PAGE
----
Lately, I’ve chosen to expand my reading list beyond just entrepreneurial guides. A new interest that was sparked in me ever since I read ‘Will Power Doesn’t Work’ is the diversity of human behaviour and the mechanisms behind it. The newest addition to my list is Rolf Dobelli’s ‘The Art of Thinking Clearly.’ In this very lucidly written book, the author has identified over a 100 different biases – factors that cause lapses in human judgement – which are an impediment to good decision making.


Of these, there were 5 biases that I paid special attention to – because I come across them frequently. Wherever possible, I have also mentioned techniques I have used to mitigate them. I hope this brief guide, inspired by Rolf’s book, proves useful in anyone’s journey towards changing a mindset.

The ‘Sunk Cost Fallacy’

This is a common error we make when we dwell and linger over emotional and physical investments we’ve made into a situation in the past. It is a flaw that holds us back from making a rational decision regarding the situation in question. One way I fight this bias is by reminding myself to remain in the now, while still envisioning a brighter future. It helps me eliminate factors that don’t contribute to my vision, irrespective of the sunk costs that I’ve borne earlier. Another element that insulates me from this is a feeling of gratitude. It allows me to move forward by focussing on the positives under challenging conditions.

The ‘Black Swan’ Bias

Rolf often alludes to his associate and fellow writer, Nassim Nicholas Taleb’s works, as they are fairly interconnected. As described in Taleb’s book of the same title, a ‘Black Swan’ is an improbable, unpredictable event that has a very large positive or negative impact on our goals or projects. This possibility of a ‘spanner in the works’ should not hold us back because it’s beyond our control. We should follow the plans we’ve made for ourselves, regardless of how outside events impact them. I often find this stability by telling myself to ‘stick to the script’.

The ‘House-Money’ Effect

The term, House-Money, coined by economist Richard Thaler, refers to assets that we haven’t earned through work, but have fallen into our hands by inheritance or a frivolous stroke of good luck. The author rightfully observes that we often treat this money whimsically, and not with the same care as we put into an honestly drawn income. The key to not falling prey to this bias is to stop treating House-Money as an unexpected benefit. When I regard it as income, I try to incorporate it into my regular financial planning that may benefit me in the longer run.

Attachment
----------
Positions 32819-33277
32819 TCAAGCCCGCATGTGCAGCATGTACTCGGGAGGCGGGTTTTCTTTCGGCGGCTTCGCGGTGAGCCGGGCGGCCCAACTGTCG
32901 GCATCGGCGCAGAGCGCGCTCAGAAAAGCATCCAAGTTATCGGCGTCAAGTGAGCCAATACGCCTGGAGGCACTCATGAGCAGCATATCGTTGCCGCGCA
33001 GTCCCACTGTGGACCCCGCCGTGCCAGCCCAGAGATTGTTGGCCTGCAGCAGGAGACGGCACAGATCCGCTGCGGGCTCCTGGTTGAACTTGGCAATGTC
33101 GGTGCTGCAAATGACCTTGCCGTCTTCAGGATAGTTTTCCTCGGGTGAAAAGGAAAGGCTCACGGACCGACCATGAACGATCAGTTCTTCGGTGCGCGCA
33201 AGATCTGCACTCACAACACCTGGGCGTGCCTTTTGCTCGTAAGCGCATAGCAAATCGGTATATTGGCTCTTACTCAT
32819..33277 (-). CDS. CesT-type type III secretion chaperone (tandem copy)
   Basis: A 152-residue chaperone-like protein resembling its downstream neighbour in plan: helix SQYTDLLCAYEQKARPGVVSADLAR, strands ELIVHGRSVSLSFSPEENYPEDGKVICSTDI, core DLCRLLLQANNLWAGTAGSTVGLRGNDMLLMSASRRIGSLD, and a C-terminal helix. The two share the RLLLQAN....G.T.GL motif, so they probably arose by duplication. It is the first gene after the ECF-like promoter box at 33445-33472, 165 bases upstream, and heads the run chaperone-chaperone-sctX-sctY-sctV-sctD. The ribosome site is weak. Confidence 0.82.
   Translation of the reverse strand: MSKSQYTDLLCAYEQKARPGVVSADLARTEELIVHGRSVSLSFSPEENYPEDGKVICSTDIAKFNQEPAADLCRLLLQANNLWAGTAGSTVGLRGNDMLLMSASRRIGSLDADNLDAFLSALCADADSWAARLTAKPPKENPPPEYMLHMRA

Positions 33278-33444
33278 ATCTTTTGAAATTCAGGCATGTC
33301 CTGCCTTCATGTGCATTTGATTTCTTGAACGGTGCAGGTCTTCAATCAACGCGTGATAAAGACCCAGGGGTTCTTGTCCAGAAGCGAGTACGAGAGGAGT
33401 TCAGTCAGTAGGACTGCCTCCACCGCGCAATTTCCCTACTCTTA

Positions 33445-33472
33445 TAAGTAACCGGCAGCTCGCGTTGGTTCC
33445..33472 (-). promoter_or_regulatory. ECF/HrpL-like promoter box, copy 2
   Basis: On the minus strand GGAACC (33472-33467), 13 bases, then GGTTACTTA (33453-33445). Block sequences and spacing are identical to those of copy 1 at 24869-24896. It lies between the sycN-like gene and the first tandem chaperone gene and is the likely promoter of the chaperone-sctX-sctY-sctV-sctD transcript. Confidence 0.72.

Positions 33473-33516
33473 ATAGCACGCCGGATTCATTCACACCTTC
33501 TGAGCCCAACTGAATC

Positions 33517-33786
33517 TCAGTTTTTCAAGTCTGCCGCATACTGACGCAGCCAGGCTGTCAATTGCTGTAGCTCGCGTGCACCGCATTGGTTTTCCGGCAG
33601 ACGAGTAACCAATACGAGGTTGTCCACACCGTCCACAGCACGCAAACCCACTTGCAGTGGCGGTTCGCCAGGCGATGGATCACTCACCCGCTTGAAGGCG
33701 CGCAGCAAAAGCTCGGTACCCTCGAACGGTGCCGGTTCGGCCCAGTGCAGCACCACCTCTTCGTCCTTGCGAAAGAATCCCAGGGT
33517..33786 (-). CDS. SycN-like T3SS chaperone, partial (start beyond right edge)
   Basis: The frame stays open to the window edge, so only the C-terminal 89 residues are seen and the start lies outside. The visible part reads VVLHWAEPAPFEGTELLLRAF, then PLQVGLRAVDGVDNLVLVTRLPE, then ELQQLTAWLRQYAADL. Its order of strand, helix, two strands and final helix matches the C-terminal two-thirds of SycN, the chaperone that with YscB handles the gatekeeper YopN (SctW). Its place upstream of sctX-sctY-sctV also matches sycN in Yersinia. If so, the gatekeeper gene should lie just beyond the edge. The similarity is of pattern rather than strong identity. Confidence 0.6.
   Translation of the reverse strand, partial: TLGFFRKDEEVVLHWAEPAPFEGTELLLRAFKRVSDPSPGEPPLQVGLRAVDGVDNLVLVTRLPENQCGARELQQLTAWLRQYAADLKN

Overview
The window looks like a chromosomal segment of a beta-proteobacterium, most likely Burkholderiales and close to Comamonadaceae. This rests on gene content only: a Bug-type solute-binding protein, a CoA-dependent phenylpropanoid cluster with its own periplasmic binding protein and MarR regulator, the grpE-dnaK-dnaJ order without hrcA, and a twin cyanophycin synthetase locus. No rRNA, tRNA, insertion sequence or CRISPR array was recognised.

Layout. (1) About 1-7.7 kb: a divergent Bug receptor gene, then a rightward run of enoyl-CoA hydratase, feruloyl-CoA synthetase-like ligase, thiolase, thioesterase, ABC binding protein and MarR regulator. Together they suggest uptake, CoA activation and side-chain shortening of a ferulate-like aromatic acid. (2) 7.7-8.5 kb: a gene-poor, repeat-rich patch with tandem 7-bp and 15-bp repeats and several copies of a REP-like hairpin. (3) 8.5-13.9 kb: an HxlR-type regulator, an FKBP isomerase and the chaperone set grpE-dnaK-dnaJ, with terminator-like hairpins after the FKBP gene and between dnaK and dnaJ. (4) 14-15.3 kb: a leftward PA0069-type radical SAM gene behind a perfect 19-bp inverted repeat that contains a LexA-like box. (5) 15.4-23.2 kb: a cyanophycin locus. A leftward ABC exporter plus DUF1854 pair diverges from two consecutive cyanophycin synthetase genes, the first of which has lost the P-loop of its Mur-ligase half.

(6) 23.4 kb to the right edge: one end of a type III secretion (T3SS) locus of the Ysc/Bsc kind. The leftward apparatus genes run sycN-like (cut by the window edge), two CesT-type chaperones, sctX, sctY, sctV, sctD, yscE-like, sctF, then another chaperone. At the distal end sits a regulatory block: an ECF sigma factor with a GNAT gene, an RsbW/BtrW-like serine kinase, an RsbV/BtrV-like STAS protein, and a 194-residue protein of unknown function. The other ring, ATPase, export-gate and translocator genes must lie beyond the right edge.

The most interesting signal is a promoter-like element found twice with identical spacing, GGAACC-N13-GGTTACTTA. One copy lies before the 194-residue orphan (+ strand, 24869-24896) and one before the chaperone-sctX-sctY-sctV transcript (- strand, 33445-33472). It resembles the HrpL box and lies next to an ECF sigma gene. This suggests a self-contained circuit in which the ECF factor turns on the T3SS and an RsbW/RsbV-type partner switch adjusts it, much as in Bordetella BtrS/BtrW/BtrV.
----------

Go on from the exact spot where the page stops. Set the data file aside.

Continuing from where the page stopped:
While we’ve all experienced an unwillingness to do a task, it helps to remind ourselves that procrastination is not a habit, but a fear. It’s an anxiety that makes us hesitate to start. It usually emerges from an unrealistic pursuit of perfection. It’s the primary reason new year resolutions don’t work. It seems counter-intuitive to think that wanting to perform to our best abilities is what makes us not perform at all. But once I became conscious of this thought, it made it easier for me to complete the tasks ahead of me. A tangible manifestation of the fight against procrastination is to make a ‘to-do’ list – both for short term goals and long-term goals. Another sure shot strategy I’ve learnt from my mentor Dan Sullivan is to aim for achieving 80% at first, and then strive for the rest.

Neomania (the bias towards the new)

A lot of our discourse about a more hopeful future is based around ‘embracing the new’. There is a certain urgency in our current environment to adopt anything that’s shiny and fresh. But I find it intriguing and relatable that the author here nudges us to be wary of new things until they’re time-tested. A very accurate example of this is the ‘Bitcoin’ sweep that became the rage for a few hot minutes until everyone started to discover the fallacies in it as a secure investment method.

‘The Art of Thinking’ has consolidated my belief that the best way to live life is to be anchored in the present. It helps me remain insulated from many of the biases listed out in the book. This constancy and balance also help me look towards the future with optimism rather than cynicism.

If you’ve come across any book that throws some light on the mechanism behind human thinking, similar to Rolf’s work, do let me know in the comments below.